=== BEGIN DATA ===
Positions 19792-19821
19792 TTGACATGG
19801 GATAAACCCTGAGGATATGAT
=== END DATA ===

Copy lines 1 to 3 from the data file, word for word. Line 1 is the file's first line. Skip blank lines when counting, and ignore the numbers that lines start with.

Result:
Positions 19792-19821
19792 TTGACATGG
19801 GATAAACCCTGAGGATATGAT